Saturday, 3 December 2011

Tough, loving, health-care professionals need support

In response to a number of posts I've published in recent weeks concerning the growing danger to vulnerable patients, put on the Liverpool Care Pathway, of being killed through the Pathway - as a number of doctors and new research have pointed out - I received an eloquent message from one of the visitors to my blog:
Dear John,

Having spent 46 years as a member of the nursing profession I have witnessed many politically-based healthcare changes during that period. One of the many changes that concern me is the of 'end of life' care issue that is purely economicaly based. I worked mainly in the 'care of the elderly' sector for five years before I retired and I particularly felt disturbed by the implemented 'end of life' frameworks that seemed too ambiguous for my liking. I made it clear from day one that I would not implement any of the frameworks when the elderly were in my care. There was a policy whereby the nurse in charge must send for the Advance Practitioners if deterioration occurred which I firmly ignored on one particular occassion when caring for a dying resident who welcomed the tiny amounts of water I placed on his lips whilst I privately prayed the Divine Mercy for him. I firmly agree with Ann Farmer that there is nothing to be gained by asking an elderly, often confused person about their impending death. In my experience elderly people in care often make the comment "I don't want to die". If it is considered to be caring to ask some of the most vulnerable members of our society, who have often worked hard to support their families and have a wisdom that comes with long life where and how they wish to die then we are no longer a nation based on true compassion but rather misguided compassion ... "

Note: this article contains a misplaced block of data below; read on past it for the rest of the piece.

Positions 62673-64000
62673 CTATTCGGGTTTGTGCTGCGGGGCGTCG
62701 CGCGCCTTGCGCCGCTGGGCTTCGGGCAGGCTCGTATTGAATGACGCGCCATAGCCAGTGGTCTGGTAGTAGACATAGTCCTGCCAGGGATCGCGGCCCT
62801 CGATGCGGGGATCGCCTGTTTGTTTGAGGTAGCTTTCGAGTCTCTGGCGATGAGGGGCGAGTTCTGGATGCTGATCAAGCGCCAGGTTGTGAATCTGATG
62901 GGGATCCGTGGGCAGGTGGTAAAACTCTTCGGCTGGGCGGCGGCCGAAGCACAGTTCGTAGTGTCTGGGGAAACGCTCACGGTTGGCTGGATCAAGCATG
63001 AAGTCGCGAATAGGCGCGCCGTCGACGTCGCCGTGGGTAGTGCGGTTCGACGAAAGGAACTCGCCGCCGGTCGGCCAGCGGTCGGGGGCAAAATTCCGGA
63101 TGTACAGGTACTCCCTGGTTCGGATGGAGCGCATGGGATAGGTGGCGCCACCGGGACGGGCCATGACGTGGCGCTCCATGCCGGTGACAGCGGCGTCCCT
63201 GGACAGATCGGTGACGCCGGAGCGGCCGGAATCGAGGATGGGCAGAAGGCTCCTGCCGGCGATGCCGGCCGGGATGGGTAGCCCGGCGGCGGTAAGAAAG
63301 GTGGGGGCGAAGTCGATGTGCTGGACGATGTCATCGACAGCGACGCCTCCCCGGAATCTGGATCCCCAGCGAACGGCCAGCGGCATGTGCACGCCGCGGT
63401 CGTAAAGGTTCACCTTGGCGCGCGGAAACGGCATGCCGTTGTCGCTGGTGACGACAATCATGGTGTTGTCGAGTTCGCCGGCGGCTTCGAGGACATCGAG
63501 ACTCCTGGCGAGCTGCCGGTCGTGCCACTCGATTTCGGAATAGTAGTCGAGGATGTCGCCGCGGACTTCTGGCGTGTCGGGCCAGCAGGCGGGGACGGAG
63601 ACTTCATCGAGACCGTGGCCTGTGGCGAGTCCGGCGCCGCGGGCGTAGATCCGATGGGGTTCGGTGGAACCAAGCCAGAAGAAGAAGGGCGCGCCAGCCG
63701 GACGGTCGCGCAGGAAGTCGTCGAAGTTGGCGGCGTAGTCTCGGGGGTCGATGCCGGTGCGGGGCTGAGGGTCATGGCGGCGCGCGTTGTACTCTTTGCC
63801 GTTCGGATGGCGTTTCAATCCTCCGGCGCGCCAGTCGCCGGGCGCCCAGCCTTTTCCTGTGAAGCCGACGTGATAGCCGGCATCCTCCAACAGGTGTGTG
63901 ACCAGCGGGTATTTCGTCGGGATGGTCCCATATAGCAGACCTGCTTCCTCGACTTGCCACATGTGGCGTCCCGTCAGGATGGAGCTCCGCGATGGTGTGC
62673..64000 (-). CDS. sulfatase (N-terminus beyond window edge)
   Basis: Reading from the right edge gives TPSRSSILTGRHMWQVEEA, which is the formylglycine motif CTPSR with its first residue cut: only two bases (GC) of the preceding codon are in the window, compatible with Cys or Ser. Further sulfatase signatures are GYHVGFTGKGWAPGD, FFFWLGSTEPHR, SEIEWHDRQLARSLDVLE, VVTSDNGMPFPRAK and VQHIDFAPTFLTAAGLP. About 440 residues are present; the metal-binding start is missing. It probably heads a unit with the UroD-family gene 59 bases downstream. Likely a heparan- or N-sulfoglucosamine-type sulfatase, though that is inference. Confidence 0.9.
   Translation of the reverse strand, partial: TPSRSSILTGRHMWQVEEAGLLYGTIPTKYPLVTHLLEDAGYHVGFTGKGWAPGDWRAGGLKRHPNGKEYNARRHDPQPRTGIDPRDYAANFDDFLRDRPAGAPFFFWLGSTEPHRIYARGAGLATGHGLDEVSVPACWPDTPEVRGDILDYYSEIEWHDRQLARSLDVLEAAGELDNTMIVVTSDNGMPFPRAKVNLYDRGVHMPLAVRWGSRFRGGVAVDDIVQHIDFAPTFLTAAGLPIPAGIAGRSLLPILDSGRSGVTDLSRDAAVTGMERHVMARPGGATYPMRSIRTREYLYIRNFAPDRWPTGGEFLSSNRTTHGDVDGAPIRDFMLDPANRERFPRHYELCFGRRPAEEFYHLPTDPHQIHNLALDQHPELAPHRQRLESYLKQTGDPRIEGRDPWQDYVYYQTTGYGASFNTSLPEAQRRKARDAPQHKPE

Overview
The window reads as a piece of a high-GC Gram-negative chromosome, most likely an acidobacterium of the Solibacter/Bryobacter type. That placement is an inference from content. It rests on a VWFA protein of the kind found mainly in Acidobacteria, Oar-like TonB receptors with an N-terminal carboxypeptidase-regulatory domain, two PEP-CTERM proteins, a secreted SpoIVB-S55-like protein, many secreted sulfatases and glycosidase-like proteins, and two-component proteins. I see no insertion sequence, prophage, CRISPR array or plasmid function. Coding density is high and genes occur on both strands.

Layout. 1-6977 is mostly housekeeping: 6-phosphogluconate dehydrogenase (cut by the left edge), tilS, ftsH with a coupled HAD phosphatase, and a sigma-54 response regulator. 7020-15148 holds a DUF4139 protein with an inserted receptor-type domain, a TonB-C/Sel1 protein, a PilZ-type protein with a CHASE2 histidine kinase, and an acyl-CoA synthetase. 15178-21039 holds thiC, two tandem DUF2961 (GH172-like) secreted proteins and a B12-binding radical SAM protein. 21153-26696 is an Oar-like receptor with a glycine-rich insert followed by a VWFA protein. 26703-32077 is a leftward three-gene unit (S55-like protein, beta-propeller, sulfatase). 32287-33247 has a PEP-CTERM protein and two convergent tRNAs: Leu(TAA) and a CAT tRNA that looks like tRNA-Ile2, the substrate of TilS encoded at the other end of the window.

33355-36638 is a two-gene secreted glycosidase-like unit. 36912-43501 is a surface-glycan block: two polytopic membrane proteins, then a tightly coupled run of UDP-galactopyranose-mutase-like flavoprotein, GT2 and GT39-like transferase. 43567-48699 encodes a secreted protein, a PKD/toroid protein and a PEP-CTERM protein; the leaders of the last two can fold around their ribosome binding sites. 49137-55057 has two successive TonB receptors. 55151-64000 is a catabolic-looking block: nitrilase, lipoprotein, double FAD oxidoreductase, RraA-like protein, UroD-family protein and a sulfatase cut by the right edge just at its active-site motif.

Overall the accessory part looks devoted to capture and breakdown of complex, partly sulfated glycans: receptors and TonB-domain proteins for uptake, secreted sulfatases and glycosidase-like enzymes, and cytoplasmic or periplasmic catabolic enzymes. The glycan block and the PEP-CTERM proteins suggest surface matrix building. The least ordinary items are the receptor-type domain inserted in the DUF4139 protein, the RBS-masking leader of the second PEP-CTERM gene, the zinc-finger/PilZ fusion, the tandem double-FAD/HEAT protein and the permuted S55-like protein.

Sincerely etc ...
Compassionate, tough, health professionals like my correspondent, who are prepared to protect their patients in defiance of cruel or lethal health care regimes, and who are not afraid to take their Christian faith into the workplace, will not survive in the current political climate in the health care services - unless, as I urged yesterday, we are truly vigilant in the care of our relatives and loved ones.

I say once again: If you are concerned about the treatment somebody you know may be receiving then contact Patients First Network, SPUC's service which confronts the NHS' practise of silent euthanasia. I urge readers to check whether the Pathway is being operated in hospitals, hospices or care homes where you live. If so, please write to the management there and draw their attention courteously to the concerns which continue to be expressed about the Liverpool Care Pathway by leading medical professionals.

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